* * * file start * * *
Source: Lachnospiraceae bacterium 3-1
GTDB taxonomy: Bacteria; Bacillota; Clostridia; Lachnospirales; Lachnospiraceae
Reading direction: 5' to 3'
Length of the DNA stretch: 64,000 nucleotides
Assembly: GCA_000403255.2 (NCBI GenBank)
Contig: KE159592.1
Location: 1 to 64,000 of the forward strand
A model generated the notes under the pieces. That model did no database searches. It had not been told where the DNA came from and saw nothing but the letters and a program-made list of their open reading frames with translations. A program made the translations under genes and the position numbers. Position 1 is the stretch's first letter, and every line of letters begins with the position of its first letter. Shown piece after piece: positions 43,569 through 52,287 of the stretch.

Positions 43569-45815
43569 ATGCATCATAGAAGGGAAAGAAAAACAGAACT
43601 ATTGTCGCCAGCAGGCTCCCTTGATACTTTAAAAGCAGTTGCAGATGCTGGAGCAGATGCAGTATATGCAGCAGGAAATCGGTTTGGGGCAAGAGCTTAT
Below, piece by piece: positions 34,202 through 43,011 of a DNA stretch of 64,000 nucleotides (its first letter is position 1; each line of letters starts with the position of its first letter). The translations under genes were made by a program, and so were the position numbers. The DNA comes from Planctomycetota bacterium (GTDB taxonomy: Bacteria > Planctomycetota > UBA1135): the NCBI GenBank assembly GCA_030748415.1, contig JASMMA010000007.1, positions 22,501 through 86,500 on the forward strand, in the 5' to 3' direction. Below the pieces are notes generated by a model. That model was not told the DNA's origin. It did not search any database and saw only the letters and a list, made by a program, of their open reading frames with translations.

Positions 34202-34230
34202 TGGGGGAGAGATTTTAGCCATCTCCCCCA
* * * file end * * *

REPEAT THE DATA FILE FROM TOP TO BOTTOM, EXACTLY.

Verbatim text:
Source: Lachnospiraceae bacterium 3-1
GTDB taxonomy: Bacteria; Bacillota; Clostridia; Lachnospirales; Lachnospiraceae
Reading direction: 5' to 3'
Length of the DNA stretch: 64,000 nucleotides
Assembly: GCA_000403255.2 (NCBI GenBank)
Contig: KE159592.1
Location: 1 to 64,000 of the forward strand
A model generated the notes under the pieces. That model did no database searches. It had not been told where the DNA came from and saw nothing but the letters and a program-made list of their open reading frames with translations. A program made the translations under genes and the position numbers. Position 1 is the stretch's first letter, and every line of letters begins with the position of its first letter. Shown piece after piece: positions 43,569 through 52,287 of the stretch.

Positions 43569-45815
43569 ATGCATCATAGAAGGGAAAGAAAAACAGAACT
43601 ATTGTCGCCAGCAGGCTCCCTTGATACTTTAAAAGCAGTTGCAGATGCTGGAGCAGATGCAGTATATGCAGCAGGAAATCGGTTTGGGGCAAGAGCTTAT
Below, piece by piece: positions 34,202 through 43,011 of a DNA stretch of 64,000 nucleotides (its first letter is position 1; each line of letters starts with the position of its first letter). The translations under genes were made by a program, and so were the position numbers. The DNA comes from Planctomycetota bacterium (GTDB taxonomy: Bacteria > Planctomycetota > UBA1135): the NCBI GenBank assembly GCA_030748415.1, contig JASMMA010000007.1, positions 22,501 through 86,500 on the forward strand, in the 5' to 3' direction. Below the pieces are notes generated by a model. That model was not told the DNA's origin. It did not search any database and saw only the letters and a list, made by a program, of their open reading frames with translations.

Positions 34202-34230
34202 TGGGGGAGAGATTTTAGCCATCTCCCCCA